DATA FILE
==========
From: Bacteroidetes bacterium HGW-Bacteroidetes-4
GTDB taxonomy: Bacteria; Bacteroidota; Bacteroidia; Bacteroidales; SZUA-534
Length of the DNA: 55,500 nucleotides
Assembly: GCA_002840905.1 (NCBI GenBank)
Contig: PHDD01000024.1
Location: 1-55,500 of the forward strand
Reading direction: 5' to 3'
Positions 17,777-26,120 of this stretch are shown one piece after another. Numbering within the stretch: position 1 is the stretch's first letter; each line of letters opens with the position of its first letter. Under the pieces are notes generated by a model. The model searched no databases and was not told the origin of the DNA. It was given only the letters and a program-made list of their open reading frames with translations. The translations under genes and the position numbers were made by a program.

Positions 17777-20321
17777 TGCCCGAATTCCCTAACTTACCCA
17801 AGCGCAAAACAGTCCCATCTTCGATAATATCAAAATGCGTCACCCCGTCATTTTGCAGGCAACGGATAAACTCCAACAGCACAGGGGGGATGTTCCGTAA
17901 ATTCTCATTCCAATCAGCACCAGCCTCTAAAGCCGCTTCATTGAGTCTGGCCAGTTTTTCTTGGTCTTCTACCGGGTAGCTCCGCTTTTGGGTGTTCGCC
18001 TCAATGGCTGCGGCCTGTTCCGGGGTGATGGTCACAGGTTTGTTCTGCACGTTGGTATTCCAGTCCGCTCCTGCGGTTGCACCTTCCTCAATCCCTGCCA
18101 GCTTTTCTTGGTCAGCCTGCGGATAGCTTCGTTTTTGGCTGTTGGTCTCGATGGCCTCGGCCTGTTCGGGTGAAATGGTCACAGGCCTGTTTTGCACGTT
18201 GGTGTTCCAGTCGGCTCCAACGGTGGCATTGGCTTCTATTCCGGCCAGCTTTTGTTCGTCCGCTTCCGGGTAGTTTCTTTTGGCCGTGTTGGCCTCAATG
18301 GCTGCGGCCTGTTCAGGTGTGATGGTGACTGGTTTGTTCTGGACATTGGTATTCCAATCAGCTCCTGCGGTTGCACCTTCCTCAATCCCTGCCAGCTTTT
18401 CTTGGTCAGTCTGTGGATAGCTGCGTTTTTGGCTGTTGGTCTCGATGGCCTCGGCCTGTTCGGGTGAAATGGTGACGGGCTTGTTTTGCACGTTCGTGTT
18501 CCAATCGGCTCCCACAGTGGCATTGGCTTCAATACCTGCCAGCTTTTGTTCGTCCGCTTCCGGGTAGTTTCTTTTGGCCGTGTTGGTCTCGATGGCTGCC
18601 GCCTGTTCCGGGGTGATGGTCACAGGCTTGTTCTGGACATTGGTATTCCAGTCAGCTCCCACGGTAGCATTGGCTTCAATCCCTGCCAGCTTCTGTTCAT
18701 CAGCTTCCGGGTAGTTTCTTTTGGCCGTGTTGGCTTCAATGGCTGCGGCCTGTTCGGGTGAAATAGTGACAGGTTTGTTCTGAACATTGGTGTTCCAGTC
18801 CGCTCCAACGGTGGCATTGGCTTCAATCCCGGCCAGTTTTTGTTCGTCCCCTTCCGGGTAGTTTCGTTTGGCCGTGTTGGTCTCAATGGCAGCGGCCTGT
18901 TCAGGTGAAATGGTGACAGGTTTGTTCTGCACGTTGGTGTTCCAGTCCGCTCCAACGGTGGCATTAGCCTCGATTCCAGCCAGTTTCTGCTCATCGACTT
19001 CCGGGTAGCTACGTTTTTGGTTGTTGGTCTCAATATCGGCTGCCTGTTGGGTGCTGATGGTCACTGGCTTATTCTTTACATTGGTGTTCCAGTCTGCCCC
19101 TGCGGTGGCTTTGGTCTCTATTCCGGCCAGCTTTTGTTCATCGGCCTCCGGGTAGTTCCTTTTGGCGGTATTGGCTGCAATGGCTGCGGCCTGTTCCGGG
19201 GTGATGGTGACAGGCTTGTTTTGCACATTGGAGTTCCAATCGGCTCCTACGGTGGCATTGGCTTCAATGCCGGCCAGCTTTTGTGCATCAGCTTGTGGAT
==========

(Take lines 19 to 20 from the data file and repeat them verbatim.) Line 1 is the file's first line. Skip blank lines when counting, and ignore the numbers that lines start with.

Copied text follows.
18601 GCCTGTTCCGGGGTGATGGTCACAGGCTTGTTCTGGACATTGGTATTCCAGTCAGCTCCCACGGTAGCATTGGCTTCAATCCCTGCCAGCTTCTGTTCAT
18701 CAGCTTCCGGGTAGTTTCTTTTGGCCGTGTTGGCTTCAATGGCTGCGGCCTGTTCGGGTGAAATAGTGACAGGTTTGTTCTGAACATTGGTGTTCCAGTC